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"A deception by omission" - Robinson says the DUP was misled over 'on-the runs'

Martin McGuinness disagrees saying that if the DUP’s outbusts are about appeasing hardline unionists and electioneering.

Peter Robinson at today's Northern Ireland Assembly debate.
Peter Robinson at today's Northern Ireland Assembly debate.
Image: Screengrab

NORTHERN IRELAND FIRST Minister Peter Robinson has again said that his party was unaware of the letters given to IRA suspects indicating that they were no longer wanted by police.

Robinson was speaking in the Northern Assembly this afternoon at a special debate convened following the collapse of the James Downey Hyde Park bomb trial and the subsequent controversy.

The DUP leader Robinson said that “while there was much speculation in the media” about the issue of ‘on-the-runs’ in the period after the Good Friday Agreement, he told members that his predecessor Ian Paisley had written to former British Prime Minister Tony Blair to seek assurances that no deal had been made.

The First Minster said that Paisley was told that “no action has been made” on the issue of on-the-runs. What followed therefore was “deception by omission” on behalf of the British Government he claimed.

Robinson last night withdrew his threat to resign after British Prime Minister David Cameron announced an inquiry to review the deal.

“The inquiry must satisfy public confidence. Individuals should not be able to use the letters as a get out of jail free card….nobody should evade justice or prosecution,” he said.

Deputy First Minister Martin McGuinness told the recalled assembly that both the British and Irish Governments had publicly acknowledged the issue of on-the-run suspects as far back as the year 2000 when they said that they recognised there was an ongoing issue.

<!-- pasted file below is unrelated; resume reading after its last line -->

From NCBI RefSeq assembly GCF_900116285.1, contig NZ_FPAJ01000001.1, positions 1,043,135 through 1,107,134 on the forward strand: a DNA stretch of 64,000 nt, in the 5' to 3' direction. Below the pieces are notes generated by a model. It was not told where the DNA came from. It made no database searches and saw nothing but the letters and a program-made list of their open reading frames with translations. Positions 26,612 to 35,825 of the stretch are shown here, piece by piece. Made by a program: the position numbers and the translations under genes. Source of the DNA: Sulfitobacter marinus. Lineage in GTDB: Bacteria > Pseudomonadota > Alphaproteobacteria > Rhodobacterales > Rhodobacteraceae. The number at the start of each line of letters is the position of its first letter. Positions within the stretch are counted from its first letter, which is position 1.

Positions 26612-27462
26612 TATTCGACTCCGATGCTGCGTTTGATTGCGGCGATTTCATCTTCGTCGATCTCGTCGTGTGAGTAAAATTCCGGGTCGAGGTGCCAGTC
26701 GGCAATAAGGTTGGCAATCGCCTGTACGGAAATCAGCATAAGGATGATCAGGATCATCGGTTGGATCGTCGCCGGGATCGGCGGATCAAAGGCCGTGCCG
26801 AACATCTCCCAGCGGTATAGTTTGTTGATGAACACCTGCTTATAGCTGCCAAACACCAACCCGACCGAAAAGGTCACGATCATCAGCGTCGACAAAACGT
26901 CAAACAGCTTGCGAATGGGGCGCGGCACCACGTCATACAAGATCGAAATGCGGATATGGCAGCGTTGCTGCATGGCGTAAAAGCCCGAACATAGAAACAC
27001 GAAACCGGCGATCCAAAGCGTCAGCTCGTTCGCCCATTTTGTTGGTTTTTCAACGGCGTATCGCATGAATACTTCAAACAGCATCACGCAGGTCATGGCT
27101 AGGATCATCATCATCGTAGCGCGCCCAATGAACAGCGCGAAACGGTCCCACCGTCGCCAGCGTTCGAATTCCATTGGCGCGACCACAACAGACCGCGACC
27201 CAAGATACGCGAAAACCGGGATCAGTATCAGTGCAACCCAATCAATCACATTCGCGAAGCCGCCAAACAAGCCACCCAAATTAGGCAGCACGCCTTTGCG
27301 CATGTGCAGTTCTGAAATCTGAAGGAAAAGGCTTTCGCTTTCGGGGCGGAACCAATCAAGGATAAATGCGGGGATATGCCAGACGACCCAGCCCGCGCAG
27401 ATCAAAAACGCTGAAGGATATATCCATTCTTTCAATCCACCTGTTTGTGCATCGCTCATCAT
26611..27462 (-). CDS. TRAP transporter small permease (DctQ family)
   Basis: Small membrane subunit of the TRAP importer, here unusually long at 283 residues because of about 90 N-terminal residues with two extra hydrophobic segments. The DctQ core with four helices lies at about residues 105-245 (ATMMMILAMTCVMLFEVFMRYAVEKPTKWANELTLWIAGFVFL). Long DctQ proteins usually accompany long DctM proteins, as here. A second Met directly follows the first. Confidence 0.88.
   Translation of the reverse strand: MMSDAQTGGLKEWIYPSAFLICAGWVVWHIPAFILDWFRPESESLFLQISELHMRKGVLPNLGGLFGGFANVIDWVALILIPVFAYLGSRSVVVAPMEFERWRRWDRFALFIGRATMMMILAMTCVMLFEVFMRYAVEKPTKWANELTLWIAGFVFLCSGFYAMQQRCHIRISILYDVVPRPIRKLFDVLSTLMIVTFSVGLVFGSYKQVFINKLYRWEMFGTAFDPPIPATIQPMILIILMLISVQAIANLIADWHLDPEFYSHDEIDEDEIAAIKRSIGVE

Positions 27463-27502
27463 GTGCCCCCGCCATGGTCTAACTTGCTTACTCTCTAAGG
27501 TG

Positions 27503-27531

He said that that they agreed that it would be problematic for prosecutions to continue into events that happened before 10 April 1998 when the Good Friday Agreement was signed.

“This is not an amnesty or a get out of jail free card,” he said.

McGuinness said that this week’s controversy has been about political positioning ahead of upcoming elections and that he was “frustrated that the stability of these institutions have been questioned” as a result.

He said that he would not accept it from people who were “historically opposed to the peace process”.

“I have never kowtowed to so-called dissident republicans and I am worried that there are those who are being influenced by those at the extremes of unionist politics,” he said.

McGuinness said that if people are serious about getting justice for victims than “there is no alternative but to return to the Haas proposals and move forward”.

SDLP leader Alasdair McDonnell attacked what he said was the “cynicism” of the UK Government in working with Sinn Féin to demonstrate a disdain for victims.

“We must know if there were any other secret deals done,” he said.

The UUP’s Mike Nesbitt said that the controversy this week demonstrated a “perversion of justice” where suspects rang the police to ask if there was any evidence against them.

Read: Peter Robinson accused of ‘playing the hard man’ after saying he won’t resign >

Read: Yes, the Irish government knew about Hyde Park bomb deal – Enda Kenny

About the author:

Rónán Duffy

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